(The Hill) — New data collected by the U.S. government found that nearly 1 out of 5 adults who previously had COVID-19 now report having symptoms of long COVID.
The information was sourced through the “Household Pulse Survey” conducted by the Census Bureau and the National Center for Health Statistics (NCHS). The NCHS began asking about the presence of long COVID at the start of June.
Out of the more than 62,000 adults surveyed, 40 percent said they had had a previous COVID-19 infection. From this group, 19 percent said they were currently experiencing symptoms of long COVID.
Overall, 14 percent of adults with prior infections said they had had post-COVID symptoms at some point.
Of the general population, one out of 13 or 7.5 percent of U.S. adults reported having symptoms of long COVID that lasted three or more months after their initial infection.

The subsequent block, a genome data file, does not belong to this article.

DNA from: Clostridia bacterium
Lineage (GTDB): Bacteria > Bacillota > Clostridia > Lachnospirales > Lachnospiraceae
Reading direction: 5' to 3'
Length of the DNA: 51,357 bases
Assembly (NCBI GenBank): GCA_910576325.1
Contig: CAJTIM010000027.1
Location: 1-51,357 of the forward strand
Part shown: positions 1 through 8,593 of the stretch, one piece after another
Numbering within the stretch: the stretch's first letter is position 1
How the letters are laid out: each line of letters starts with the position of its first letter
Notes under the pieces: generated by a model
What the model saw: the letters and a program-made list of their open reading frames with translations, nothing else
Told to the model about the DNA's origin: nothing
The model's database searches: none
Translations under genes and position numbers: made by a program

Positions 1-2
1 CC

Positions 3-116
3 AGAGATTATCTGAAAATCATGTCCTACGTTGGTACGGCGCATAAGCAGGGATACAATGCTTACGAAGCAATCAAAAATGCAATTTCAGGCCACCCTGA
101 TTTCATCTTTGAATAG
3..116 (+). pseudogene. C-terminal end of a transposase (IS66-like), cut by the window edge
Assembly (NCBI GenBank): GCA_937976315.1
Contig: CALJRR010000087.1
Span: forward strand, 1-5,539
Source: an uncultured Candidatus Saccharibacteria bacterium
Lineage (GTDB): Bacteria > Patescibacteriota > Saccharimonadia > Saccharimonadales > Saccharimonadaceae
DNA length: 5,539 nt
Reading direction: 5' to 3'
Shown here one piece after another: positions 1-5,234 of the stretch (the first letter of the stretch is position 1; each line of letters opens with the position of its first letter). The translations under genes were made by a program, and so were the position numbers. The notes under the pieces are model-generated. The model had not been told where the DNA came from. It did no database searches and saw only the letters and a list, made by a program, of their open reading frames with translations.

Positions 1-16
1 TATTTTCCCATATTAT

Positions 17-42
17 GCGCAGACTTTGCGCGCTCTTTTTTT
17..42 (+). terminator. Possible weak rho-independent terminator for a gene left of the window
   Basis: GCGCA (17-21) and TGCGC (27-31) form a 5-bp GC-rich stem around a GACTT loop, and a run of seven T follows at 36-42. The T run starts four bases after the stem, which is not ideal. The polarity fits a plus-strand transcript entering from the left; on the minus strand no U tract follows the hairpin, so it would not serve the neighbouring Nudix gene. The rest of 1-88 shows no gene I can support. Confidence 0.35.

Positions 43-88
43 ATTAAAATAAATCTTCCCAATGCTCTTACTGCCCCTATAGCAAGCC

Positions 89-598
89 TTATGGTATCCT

Women were found to have a higher rate of long COVID than men, with 9.4 percent reporting the condition compared to 5.5 percent of men.
The rate at which long COVID occurred also varied across states, with Kentucky, Alabama and Tennessee ranking among the states with the highest rates. Hawaii, Maryland and Virginia were found to have some of the lowest rates of long COVID.
Early research into the rate at which long COVID occurs has been varied, with some estimates indicating that a majority of people infected with COVID experience the perplexing condition while others found that only a small minority had the corresponding symptoms.
The wide variety of symptoms as well as the unclear definition of long COVID have complicated efforts to study the condition’s prevalence. Symptoms can include fatigue, bodily pain or changes in mental condition.